Saturday, May 21, 2005

Beaming in on HighBeam

My item about the associational plaintiffs' take on new-generation infringer HighBeam ("New And Improved FreelanceRights.Com Query Page," http://freelancerights.blogspot.com/2005/05/new-and-improved-freelancerightscom.html) was much too polite and gentle.

Again, here's what the so-called information website has to say about HighBeam:

Highbeam.com is not a party to the Settlement and nothing in this litigation or the Settlement permits highbeam.com to infringe freelance works. If your works appeared in any publication on the List of Publications on the www.copyrightclassaction.com website, then you can and should submit claims for those works because their inclusion on the List of Publications means they appeared in a defendant database and are eligible for compensation. However, the defendant databases, including ProQuest, do not have the right under the Settlement to re-license works that are eligible under the Settlement to any third parties such as highbeam.com. It is important to document the fact that your works appear on highbeam.com and to register your copyright to those works.

But that doesn't square with the concede-no-flaws posture of the papers in opposition to my motion to vacate the settlement:

Muchnick complains that the release covers non-parties and that it may cover companies acquired in the future by a defendant. The fact that non-parties have been encouraged to join in the settlement and contribute, thereby expanding the settlement funds, should be applauded by Muchnick. The asserted shortcomings of the release are premised on imagined claims that will never arise in the real world. For example, Muchnick worries that in the future one of the defendants will acquire a non-party that has infringed a class member's work and prevent that claim from being litigated. In fact, the Defendant Group consists of all the potential defendants that plaintiffs could identify and throughout the many years of litigation, the plaintiffs are not aware of any others that should have been sued. Certainly, Muchnick does not identify the omitted defendant that may in the future be acquired and thereby released.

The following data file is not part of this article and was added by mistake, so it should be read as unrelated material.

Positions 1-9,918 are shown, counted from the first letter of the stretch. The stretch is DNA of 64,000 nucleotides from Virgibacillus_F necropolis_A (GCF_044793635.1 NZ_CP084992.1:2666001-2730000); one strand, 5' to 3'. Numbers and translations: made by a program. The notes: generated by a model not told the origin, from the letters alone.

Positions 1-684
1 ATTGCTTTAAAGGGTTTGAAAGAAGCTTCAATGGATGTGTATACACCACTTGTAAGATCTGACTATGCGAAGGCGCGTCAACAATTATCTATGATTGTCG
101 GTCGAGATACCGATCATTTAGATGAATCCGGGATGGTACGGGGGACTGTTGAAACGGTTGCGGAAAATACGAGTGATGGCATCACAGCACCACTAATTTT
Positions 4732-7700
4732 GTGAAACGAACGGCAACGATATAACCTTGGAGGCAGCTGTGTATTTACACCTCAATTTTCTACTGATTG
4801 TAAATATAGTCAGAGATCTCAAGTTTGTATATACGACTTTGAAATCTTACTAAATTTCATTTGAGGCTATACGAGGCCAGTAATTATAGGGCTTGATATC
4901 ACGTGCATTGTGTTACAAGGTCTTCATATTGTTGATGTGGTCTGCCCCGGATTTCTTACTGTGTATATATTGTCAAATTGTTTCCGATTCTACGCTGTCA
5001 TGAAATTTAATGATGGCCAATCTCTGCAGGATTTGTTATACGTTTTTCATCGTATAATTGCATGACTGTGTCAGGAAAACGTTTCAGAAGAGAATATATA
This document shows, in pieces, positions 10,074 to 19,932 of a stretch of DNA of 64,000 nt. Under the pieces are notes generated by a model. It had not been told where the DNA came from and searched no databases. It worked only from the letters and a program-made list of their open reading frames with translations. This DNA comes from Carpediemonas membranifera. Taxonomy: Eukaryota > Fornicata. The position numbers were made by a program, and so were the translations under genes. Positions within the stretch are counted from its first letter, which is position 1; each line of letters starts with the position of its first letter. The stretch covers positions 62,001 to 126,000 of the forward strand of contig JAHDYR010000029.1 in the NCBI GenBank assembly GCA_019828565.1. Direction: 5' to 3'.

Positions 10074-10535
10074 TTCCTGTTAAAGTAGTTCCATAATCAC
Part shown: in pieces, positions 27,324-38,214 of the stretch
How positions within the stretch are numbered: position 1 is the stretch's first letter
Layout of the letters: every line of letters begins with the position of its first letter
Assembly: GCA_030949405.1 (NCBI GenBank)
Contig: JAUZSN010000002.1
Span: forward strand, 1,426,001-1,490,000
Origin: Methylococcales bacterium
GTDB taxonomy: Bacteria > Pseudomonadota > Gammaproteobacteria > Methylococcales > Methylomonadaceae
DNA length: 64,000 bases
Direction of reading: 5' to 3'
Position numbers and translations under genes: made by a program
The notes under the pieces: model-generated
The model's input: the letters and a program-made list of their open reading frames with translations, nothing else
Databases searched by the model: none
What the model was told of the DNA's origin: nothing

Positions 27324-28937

Then there's this from mediator Kenneth Feinberg:

The opponent of the settlement also criticizes the scope of the release, maintaining that the negotiated release is too broad and releases too many entities who were not participants in the mediation process. This is simply factually incorrect. The carefully crafted, hard fought release simply does the obvious -- releasing those defendant companies who either participated in the mediation process itself or agreed to be bound by the comprehensive settlement terms and conditions. Other alleged infringers who are not formal parties to the settlement are not released.

So which is it, folks? Are HighBeam and FindArticles -- whose article deliveries show that defendants Thomson/Gale and ProQuest are among their suppliers -- covered or not covered by the release? If not covered, then how can the opposition brief state with a straight face that "the asserted shortcomings of the release are premised on imagined claims that will never arise in the real world"? (Imagined? My declaration submitted exhibits of up-to-the-minute infringements by HighBeam and FindArticles of a pre-registered copyrighted work.)

1 Comments:

Anonymous lawsuit said...

Hey this blog is not about lawsuit

I have been doing hours of research on "Annuities" and it brought me to your blog on Beaming in on HighBeam. Anyways, Irv Muchnick I was reading your blog and I think it is really cool. It’s really a pleasure reading your posts! Keep up the great work.

Keep blogging away :-)

9:07 PM  

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